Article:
Correct Way To Do Squats & What Muscles Do They Work?
Squats are a highly effective method to increase all over body strength if done properly. When you complete squats the correct way they work the following muscles:
- strengthen legs, glutes and many other muscles can benefit
- they help the lower body mobility
- they also keep your bones and joints strong and healthy
If you use incorrect technique:
- you miss targeting the correct muscle groups at the right intensity
- you can put additional stress on your ligaments and joints
- you definitely run the risk of injury to back, shoulders, and legs
In this article we’re going to detail the correct way to do squats and answer the question “what muscles do squats work?”
Do them with or without weights
You can do the bodyweight version (this means no weights required or any other resistance other than your own body weight). They are commonly known as Body Weight Squats or Air Squats.
Alternatively, perform the squat with weights, usually fixed or added to a barbell. Front squat and back squat are variables of the Bar Bell Squat.
The squat exercise mainly targets your thighs (quadriceps and hamstrings) and your glutes. But as mentioned earlier it works for many more muscle groups. It covers your core strength, stability, ankle movements, back muscles, and calves. It’s no secret that many rugby and football professional players do plenty of squats!
How To Set Yourself Up For The Squat (with barbell)
- You stand with the barbell on your upper back, keep your feet shoulder-width apart
- Lower into a squat position by pushing knees to the side, while moving hips back.
- As you continue in squat motion your hips should be lower than your knees
- Start moving back up while keeping the knees out and chest should be upward
- You should be standing with knees and hips locked at the top.
When you get back to the top standing position hold for a second, breathe out. Then take a big gulp of breath, hold it and perform your next squat. You should decide your reps prior to starting and your level of weight.
Mistakes To Avoid
- When your body lacks tautness, it’s not braced and ready to perform the actual squat.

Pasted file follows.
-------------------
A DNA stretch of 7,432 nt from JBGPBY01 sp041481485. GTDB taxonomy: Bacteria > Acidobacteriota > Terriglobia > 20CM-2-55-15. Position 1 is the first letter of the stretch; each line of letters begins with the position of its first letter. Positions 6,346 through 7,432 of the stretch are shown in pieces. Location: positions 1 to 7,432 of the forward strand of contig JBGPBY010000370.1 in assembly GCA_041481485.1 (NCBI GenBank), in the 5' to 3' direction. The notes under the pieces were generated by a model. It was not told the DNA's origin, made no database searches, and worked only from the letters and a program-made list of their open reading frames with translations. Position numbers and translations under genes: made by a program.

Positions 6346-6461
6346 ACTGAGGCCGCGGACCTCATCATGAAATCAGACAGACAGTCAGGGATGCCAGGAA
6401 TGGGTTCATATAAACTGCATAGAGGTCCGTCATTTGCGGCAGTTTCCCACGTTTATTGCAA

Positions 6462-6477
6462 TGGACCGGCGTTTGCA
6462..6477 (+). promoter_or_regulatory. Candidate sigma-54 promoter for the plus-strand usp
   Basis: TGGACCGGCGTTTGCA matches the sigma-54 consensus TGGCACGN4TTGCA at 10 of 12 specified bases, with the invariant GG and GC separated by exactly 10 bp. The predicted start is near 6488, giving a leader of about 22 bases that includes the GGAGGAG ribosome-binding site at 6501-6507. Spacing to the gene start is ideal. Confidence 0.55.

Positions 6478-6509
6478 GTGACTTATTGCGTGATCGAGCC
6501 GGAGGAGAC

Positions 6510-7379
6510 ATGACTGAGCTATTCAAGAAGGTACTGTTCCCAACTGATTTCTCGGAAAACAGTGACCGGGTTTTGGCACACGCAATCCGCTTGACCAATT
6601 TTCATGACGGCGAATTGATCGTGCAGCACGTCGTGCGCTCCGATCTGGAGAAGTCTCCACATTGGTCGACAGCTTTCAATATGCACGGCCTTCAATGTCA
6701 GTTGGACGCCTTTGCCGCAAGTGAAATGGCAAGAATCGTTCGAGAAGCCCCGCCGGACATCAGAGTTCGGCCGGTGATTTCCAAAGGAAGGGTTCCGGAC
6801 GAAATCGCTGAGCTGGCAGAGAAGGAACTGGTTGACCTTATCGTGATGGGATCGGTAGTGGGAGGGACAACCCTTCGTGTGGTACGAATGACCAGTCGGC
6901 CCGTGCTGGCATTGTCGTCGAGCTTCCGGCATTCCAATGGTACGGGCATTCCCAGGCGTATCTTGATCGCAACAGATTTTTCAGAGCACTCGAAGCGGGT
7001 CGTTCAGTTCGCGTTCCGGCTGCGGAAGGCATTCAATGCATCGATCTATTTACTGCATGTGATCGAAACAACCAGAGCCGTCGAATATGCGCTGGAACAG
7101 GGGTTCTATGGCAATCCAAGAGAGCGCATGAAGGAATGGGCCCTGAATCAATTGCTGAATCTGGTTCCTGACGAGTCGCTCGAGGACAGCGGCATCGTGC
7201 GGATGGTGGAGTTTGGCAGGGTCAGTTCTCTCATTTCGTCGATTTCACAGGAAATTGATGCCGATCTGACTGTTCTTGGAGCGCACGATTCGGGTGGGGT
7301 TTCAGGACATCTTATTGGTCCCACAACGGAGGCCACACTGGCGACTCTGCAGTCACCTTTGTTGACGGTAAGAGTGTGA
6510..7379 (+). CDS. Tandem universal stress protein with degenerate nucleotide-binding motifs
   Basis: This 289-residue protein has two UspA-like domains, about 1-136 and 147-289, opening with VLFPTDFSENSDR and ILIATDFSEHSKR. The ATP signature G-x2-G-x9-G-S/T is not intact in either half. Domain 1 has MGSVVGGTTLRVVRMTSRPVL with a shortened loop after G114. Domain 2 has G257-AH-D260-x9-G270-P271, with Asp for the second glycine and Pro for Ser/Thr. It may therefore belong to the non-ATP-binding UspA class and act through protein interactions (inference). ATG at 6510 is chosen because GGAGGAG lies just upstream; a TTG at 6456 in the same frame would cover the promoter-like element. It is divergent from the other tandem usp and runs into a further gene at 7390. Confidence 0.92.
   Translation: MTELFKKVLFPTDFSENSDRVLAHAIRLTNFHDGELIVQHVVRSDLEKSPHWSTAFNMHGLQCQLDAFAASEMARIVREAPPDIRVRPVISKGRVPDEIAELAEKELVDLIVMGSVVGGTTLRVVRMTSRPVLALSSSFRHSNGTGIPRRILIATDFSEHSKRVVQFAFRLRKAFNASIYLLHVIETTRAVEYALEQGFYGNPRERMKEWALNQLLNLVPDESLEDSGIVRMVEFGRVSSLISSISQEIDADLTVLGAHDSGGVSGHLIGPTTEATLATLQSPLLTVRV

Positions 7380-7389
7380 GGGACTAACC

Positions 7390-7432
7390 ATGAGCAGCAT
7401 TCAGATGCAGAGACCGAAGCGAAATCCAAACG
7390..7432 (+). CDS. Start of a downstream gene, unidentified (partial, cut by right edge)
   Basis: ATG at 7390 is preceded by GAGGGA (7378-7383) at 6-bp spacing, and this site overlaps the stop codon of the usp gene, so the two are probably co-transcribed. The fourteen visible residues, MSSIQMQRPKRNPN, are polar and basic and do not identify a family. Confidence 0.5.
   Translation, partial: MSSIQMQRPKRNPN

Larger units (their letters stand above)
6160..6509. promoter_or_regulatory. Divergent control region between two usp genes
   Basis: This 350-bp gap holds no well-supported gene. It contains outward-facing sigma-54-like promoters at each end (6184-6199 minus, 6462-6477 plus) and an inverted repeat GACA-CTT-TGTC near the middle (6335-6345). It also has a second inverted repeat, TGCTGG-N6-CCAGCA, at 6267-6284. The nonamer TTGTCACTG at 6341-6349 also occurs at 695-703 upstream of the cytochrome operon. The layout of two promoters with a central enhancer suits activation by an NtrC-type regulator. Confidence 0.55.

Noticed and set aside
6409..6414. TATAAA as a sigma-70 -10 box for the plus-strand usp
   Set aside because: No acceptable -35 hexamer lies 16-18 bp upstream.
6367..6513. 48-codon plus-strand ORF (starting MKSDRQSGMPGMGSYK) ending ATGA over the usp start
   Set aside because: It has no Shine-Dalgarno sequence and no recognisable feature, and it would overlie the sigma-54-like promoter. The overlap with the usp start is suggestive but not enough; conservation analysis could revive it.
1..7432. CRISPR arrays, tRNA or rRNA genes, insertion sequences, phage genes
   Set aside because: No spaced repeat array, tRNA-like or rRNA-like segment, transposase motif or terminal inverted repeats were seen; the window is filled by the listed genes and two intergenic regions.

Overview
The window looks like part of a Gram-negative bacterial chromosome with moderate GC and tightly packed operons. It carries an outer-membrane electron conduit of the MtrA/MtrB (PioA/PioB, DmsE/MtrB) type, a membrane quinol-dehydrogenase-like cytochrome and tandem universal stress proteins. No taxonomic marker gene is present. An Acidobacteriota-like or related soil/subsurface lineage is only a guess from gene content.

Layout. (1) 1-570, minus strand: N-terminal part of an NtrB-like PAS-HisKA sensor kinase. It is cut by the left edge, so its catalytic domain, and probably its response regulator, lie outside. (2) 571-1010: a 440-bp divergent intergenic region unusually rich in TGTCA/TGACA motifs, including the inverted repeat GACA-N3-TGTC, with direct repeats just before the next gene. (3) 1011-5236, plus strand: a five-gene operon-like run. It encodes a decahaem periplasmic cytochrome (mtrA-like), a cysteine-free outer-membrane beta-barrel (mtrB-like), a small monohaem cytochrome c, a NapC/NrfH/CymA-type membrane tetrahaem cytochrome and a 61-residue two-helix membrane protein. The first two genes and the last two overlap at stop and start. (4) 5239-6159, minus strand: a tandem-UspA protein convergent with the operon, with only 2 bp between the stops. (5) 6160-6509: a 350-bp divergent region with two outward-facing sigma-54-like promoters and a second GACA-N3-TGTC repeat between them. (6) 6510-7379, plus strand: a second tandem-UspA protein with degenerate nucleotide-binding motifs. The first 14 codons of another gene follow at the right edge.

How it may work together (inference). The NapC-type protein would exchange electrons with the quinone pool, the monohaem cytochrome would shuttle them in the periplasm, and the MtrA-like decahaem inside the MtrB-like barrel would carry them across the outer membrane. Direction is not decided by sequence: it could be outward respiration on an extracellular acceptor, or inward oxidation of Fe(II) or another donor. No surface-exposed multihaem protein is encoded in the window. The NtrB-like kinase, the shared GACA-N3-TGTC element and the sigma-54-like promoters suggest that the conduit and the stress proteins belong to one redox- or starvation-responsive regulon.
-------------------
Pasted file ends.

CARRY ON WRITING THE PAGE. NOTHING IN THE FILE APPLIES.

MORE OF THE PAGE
- If you position the barbell wrongly it may result in too much weight on one side. The barbell must be centered behind the back of your shoulders or in front of your chest.
- Lifting your heels off the floor when you get down to squat mode is wrong – the heel is one of the main pressure points so keep feet firmly on the ground
- Your knees moving beyond your toes is not correct. This can cause you to risk the involvement of your hips.
- Try not to move the knees inwards, as it leaves the knee joints in a vulnerable position to an injury
- Avoid the wrong take off – you must ensure that both feet are shoulder-width apart and not one leg behind the other.
Different Types Of Squats
The overhead squat is viewed as the ultimate core exercise. Here is a step by step method to successfully performing an overhead squat
Begin by setting the barbell on the squat rack, the bar should just be under your shoulder height. Secure the bar with your hand’s slightly wider than shoulder-width apart.
Prepare your core by keeping it tight and braced, place barbell shoulder height level and remove it from the rack.
Step back with your feet set at shoulder width and toes pointing slightly outwards. Here is where you flex your knees and lower your hips slightly, you are now starting to get into the proper position.
Now you got to quickly drive through the heels and extend your knees to lift that barbell over your head. When the barbell is over your head, try and maintain an arched lower back (you should be fully erect at this stage). Your jaw, the mouth should be parallel to the floor. Your arms should be locked out during the entire squat motion.
Please note this is a difficult exercise and can take time to develop the power to complete it and at your desired level, most new beginners set off with low weights on the barbell.